In the course of doing critical studies of “development” over a period of
many years starting in the early 1980s, I was often asked by would- be “de-
velopers” some version of the question “Well, then, what should we do?” I
felt this was in important ways the wrong question (see epilogue to Fergu-
son 1990). But seeing the way money was being poured into project after
project with little positive effect on the lives of the supposed beneficiaries,
I was sometimes tempted to answer the question by suggesting that better
results could be obtained if the project funds, instead of being spent on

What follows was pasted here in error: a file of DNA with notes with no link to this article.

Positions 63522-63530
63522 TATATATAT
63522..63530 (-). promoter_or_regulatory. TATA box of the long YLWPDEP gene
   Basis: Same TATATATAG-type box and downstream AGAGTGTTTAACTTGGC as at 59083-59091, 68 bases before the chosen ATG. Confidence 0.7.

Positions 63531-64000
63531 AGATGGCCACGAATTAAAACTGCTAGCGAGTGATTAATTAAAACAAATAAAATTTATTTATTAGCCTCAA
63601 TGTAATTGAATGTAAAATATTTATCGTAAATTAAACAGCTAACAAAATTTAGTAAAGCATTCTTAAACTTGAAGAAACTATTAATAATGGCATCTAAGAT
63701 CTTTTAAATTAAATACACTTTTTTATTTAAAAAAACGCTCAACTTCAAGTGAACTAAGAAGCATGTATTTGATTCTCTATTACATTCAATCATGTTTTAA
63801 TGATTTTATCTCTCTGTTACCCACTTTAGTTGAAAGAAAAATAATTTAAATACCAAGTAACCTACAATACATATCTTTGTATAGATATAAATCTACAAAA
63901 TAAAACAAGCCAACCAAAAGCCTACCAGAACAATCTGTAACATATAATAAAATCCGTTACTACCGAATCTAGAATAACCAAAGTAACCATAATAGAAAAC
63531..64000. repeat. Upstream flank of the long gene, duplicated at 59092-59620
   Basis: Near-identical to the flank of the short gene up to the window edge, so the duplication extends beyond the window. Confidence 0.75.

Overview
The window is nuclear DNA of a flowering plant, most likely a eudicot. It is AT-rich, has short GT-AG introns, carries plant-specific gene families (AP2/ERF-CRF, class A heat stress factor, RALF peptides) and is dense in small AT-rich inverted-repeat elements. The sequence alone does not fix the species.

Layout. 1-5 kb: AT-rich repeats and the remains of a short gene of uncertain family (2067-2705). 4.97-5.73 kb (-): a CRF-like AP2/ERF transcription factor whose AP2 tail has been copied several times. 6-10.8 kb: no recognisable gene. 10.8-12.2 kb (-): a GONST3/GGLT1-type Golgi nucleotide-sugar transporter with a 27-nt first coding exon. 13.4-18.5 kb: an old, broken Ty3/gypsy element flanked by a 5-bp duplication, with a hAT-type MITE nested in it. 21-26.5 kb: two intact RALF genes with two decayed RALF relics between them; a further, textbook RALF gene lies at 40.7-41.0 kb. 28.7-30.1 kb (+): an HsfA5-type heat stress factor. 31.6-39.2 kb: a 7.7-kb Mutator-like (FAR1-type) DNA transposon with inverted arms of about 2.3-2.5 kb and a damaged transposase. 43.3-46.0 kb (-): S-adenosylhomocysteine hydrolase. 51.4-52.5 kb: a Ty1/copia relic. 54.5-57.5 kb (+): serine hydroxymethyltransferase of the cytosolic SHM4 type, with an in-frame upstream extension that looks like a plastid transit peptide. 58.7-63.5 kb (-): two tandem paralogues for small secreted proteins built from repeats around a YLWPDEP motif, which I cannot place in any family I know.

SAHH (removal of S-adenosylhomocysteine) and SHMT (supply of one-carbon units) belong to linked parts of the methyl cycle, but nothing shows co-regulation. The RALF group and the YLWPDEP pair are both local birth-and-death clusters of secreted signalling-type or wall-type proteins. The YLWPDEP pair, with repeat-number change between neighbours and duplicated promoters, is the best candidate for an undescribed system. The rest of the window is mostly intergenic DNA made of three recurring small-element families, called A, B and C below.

Land Cruisers and foreign con sultants, were simply handed over directly to
the “target population.” Over the years, several other anthropologists have
confessed to me having had the same impulse. I remember one who even
proposed, half- seriously, that the money spent on development projects be
simply scattered out of he li copters, so that local people could harvest it.
The fact that such thoughts could only take the form of suppressed
impulses or cynical humor reflects the power of a long- standing anxiety
about simply “giving” money directly to poor people. From the time of its
birth, a key imperative for capitalism has been to drive people into labor,
and any plans to directly distribute resources to those who lack them have
been met by powerful worries about undermining what is politely called
“the incentive to work.” Such considerations have long made it self-
evident that development projects should prepare people for such work,
Preface and Ac know ledg ments
Previous Page Next Page